You have probably seen the classic plant disease triangle in nearly every turf disease presentation. The concept of the host-pathogen-environment interaction was known in plant pathology since the potato late blight epidemic of Ireland in the 1840s. Famous plant pathologist H.H. Whetzel, Ph.D., (1877-1944) is credited with articulating this concept into that triangle. Add time as a fourth factor, and you have a pyramid.
With foliar turf diseases, water films on leaf surfaces invite disease-causing pathogens to take up residence. Leaf wetness is a favorable environment to grow those foliar plant pathogens, which leads to various disease symptoms of spots and blights. At certain times of the year, we see small water droplets on the turf canopy during the morning sunrise. As turf leaf blades cool by radiating their heat, moisture in the nearby warm air condenses faster than it can evaporate, resulting in water droplets forming on those leaf blades — called dew.
What can we do about dew in relation to disease management? This question became Tanner Delvalle’s master’s thesis, under the guidance of Peter Landschoot, Ph.D. Dollar spot can be controlled successfully by many fungicide products. However, fungicide use on fairways may be limited due to economic, environmental and potential fungicide-resistance concerns. Delvalle wanted to know if daily dew removal, in conjunction with mowing practices and fungicide use, could improve dollar spot control in a creeping bentgrass fairway.
This work was located at Penn State’s Joseph Valentine Turfgrass Research Center in University Park, Pa. A field trial was conducted in summer 2009 and repeated in spring and summer 2010. The site was a 7-year-old mixed stand of 80% Penneagle creeping bentgrass and 20% annual bluegrass maintained at 0.510-inch (12.95-millimeter) fairway height of cut. The replicated trials consisted of two main plots of dew removed seven days per week, and no dew removed. Each main plot was subdivided into long strips for mowing two, four or six days per week. Those mowing plots were partitioned into sub-subplots as no fungicide or fungicide-treated (chlorothalonil [Daconil Ultrex 82.5 WDG, Syngenta], propiconazole [Propensity 1.3 ME, Sipcam Agro] and iprodione [Chipco 26 FT, Bayer Environmental Science]).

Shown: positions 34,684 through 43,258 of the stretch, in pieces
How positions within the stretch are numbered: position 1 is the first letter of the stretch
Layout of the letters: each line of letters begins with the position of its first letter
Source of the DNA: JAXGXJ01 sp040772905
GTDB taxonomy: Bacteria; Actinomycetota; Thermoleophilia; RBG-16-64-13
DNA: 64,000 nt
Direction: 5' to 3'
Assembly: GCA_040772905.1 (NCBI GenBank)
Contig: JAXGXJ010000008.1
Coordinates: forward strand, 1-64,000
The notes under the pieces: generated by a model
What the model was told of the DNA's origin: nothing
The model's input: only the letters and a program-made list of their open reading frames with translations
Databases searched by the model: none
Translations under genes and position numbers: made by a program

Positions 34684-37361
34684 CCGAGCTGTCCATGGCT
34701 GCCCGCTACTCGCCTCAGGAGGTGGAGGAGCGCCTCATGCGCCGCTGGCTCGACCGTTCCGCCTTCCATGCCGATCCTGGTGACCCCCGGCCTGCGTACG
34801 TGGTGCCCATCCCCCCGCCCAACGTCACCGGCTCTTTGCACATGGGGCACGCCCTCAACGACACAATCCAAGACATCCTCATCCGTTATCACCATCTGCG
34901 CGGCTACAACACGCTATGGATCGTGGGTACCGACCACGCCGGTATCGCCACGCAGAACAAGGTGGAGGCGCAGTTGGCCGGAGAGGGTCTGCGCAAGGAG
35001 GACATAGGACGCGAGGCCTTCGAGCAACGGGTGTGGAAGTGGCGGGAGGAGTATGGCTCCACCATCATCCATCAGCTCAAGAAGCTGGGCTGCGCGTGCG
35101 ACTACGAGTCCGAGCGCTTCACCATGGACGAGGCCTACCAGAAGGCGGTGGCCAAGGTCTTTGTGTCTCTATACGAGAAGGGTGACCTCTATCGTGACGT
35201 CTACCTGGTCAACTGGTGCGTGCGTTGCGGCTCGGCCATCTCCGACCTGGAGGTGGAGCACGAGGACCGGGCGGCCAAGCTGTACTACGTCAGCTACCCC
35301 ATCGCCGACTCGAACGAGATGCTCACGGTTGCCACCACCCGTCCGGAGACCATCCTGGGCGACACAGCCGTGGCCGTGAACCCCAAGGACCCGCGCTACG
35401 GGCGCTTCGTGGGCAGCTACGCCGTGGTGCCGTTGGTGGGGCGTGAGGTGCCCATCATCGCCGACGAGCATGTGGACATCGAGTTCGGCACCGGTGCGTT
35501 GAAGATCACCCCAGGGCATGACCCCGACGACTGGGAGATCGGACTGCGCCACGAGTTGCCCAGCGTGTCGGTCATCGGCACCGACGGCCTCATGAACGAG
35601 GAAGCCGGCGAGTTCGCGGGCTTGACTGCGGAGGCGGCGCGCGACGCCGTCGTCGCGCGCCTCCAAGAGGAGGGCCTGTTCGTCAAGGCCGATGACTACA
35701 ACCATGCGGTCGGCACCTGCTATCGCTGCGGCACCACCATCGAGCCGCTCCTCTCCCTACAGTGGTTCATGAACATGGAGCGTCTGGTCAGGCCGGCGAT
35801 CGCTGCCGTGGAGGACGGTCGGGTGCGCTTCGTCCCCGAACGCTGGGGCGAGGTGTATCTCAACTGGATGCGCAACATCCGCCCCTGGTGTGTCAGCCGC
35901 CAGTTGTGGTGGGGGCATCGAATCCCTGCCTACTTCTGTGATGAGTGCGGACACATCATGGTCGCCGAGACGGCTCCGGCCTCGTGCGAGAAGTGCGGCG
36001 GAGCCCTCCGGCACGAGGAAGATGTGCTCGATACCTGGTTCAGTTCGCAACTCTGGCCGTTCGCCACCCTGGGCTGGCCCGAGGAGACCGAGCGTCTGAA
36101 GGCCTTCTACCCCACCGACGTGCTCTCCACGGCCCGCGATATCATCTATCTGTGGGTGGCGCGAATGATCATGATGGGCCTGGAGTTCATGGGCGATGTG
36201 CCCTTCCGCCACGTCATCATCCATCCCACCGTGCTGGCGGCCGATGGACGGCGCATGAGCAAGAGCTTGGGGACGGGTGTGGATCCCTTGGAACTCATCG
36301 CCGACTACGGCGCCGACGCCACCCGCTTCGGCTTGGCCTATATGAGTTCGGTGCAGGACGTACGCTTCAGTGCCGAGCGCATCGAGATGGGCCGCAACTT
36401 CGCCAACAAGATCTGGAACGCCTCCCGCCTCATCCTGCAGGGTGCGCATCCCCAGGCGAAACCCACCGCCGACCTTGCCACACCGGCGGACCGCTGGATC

Dew was physically removed from the dew-removal plots by driving a Toro Reelmaster 5400-D across those plots with the mower units lowered but reels not engaged. Plots were mowed with the same mower according to the two-, four- or six-day schedule with clippings removed. Fungicides were applied only once at the start of each trial. Dollar spot occurred naturally, and pressure was considered moderate in all trials.
What did researchers find? It’s no surprise that removing dew every day resulted in much less dollar spot compared with not removing dew. This makes sense, since a disruption in leaf wetness is an unfavorable environment for the pathogen that causes dollar spot — recall that disease triangle. Plots mowed six days per week had much less dollar spot compared with plots mowed four or two times per week. Although it may not be economically feasible for most golf courses to mow fairways six days a week, this study showed the more days dew is removed from fairway canopies during peak periods of dollar spot activity, the better the suppression of new infections.
With all three fungicides tested, applications along with daily dew removal resulted in extending fungicide efficacy for as much as six to 10 days. This is a good example of how fungicides perform better when proper cultural practices are in place.
Dew removal can be achieved mechanically by mowing or dragging a hose or rope across the fairway to “knock down” the dew. There are dew-suppression products in the marketplace as well, but be sure to read the product label and ask to see field trial data to support the product claims.
Dew removal may not be something that has to be practiced throughout the entire growing season for benefits in dollar spot suppression to be realized. This practice yields the most benefits when dew formation is heaviest and remains on the canopy for long periods during the morning. Also, golfers should appreciate playing on a drier fairway.
Source: Delvalle, T.C., P.J. Landschoot and J.E. Kaminski. 2011. Effects of dew removal and mowing frequency on fungicide performance for dollar spot control. Plant Disease 95:1427-1432 (https://doi.org/10.1094/PDIS-12-10-0941).
Mike Fidanza is a professor of plant and soil science in the Division of Science at the Penn State University Berks Campus in Reading, Pa. He is a 19-year member of GCSAA.